French Foreign Minister Laurent Fabius and his U.S. counterpart, Secretary of State John Kerry, acknowledged on Thursday there was some way to go to iron out differences with Iran over its nuclear program, Reuters reported.
"We want a deal, but important points of difference remain," Fabius said in a joint statement with Kerry in Paris.
"We hope that we can reduce those in the coming days, but that will depend on the attitude of the Iranians."
Fabius, whose country is deemed to have a tough stance in the talks, is due to head to Vienna before the weekend.
Kerry said he shared Fabius' view and noted the so-called P5+1 group which also includes Britain, China, Germany and Russia, that are meeting Iranian officials this week in Vienna had a united approach even if there could be "minor differences" between all them.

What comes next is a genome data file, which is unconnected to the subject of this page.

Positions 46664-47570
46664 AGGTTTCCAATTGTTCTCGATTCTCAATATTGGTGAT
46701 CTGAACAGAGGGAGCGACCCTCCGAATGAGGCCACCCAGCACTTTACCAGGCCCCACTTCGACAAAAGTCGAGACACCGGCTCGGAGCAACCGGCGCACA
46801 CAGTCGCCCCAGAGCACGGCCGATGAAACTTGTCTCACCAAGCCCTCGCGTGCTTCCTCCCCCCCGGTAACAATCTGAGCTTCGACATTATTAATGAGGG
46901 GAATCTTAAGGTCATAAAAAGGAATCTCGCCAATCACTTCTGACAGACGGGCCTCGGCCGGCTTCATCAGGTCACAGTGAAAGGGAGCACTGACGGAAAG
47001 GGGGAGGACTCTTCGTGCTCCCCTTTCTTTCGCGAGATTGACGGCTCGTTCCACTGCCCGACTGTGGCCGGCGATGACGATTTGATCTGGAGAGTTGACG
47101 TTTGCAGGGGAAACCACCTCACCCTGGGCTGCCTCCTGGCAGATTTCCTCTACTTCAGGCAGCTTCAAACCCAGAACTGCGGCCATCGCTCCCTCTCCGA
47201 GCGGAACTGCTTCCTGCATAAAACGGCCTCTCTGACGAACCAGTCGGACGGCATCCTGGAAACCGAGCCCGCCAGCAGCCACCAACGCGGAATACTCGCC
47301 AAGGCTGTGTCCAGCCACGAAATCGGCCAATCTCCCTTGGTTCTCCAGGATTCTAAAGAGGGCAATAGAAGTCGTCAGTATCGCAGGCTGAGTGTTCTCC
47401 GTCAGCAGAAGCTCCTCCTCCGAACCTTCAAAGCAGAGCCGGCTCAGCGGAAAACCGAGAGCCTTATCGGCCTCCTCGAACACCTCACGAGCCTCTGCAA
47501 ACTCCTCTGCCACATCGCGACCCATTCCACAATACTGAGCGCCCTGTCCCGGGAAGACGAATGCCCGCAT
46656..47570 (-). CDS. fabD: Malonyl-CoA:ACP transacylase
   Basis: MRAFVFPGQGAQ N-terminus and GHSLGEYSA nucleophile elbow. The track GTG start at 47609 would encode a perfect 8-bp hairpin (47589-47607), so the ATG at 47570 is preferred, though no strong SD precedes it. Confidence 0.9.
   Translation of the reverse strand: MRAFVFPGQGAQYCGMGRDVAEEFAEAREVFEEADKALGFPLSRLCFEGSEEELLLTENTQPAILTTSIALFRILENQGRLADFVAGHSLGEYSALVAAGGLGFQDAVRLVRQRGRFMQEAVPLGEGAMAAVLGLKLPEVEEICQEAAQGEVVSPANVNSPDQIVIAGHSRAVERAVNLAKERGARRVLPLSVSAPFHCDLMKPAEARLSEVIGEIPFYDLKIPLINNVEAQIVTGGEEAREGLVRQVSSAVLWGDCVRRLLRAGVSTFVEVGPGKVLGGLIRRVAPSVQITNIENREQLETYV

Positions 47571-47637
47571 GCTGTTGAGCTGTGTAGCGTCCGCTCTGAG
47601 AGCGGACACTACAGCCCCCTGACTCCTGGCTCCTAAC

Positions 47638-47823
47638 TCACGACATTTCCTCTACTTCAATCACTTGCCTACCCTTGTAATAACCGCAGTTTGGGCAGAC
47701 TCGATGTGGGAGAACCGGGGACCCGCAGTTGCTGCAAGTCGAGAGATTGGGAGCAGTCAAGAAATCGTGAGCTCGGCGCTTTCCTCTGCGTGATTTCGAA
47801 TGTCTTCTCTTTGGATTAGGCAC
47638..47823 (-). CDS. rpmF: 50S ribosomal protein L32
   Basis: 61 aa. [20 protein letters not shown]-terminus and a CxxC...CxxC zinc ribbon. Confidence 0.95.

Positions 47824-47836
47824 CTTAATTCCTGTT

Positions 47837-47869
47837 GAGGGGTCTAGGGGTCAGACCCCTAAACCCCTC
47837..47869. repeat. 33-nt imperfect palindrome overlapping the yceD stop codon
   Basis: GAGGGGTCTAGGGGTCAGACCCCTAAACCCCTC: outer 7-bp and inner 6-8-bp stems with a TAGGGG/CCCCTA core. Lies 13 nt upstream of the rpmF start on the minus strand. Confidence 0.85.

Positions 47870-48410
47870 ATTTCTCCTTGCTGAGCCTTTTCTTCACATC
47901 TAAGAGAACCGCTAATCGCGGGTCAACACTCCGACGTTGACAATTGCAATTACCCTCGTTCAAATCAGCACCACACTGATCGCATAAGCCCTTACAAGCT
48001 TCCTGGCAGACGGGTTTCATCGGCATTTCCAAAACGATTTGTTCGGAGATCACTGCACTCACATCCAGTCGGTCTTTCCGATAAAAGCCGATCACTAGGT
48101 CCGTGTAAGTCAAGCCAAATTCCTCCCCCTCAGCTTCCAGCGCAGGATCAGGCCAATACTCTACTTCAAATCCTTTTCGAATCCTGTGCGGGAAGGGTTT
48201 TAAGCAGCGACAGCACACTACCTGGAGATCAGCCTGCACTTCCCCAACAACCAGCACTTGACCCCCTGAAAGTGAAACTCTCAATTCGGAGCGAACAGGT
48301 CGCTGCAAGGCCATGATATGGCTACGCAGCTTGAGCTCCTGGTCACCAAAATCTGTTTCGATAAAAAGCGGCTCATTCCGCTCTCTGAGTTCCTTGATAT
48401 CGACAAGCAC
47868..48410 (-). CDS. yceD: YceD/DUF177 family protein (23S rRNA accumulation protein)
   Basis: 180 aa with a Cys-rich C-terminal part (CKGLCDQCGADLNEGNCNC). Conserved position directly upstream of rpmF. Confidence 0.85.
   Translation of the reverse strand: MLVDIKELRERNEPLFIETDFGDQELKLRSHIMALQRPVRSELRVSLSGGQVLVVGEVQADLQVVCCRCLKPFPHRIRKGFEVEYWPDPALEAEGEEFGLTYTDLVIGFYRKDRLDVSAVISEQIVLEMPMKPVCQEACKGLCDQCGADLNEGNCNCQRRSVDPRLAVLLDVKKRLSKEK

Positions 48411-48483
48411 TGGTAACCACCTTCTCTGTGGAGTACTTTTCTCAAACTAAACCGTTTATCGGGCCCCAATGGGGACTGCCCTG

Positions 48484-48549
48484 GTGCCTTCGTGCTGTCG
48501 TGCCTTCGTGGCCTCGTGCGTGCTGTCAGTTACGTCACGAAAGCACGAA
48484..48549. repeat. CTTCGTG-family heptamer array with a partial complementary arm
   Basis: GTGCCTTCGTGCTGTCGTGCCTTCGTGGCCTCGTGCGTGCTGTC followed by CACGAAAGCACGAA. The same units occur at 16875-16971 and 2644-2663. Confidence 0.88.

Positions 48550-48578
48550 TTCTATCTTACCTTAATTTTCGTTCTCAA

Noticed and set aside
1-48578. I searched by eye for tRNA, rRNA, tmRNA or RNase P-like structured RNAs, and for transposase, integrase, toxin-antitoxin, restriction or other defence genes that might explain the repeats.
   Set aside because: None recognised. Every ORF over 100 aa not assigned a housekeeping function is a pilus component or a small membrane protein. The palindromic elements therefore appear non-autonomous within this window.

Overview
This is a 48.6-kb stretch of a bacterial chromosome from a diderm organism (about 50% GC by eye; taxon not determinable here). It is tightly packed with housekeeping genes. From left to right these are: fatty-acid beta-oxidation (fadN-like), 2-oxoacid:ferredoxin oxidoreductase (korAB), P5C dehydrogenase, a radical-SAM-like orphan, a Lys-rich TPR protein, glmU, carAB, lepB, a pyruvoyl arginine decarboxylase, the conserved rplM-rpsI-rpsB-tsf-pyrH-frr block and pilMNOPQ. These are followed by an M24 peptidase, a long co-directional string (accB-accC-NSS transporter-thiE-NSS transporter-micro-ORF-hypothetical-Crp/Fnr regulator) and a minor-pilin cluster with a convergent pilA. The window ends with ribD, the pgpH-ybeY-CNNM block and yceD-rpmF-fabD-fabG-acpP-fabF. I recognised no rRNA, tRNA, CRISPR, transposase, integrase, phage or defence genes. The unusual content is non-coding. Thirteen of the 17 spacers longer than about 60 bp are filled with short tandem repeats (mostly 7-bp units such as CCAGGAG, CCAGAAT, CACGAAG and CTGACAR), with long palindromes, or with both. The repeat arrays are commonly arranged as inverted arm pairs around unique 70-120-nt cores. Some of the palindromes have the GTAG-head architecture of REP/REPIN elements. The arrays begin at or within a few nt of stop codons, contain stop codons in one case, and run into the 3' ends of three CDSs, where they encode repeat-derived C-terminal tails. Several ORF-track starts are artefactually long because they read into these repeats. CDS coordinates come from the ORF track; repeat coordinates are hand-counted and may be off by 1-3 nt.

"On the fundamental principles ... we are in agreement that you have to be able to verify this, there has to be limits, an acceptable level and we are confident of our unity," he told a separate news conference at the U.S. embassy in Paris.
Asked whether the most likely conclusion on Nov. 24 was an extension in talks - something diplomats have said privately is probable - Kerry said that was not being talked about.
"We are not discussing an extension, we are negotiating to try and get an agreement," he said. "If you get to the final hour and you need to look at alternatives then we'll look at them," he said, ahead of traveling to Vienna later on Thursday.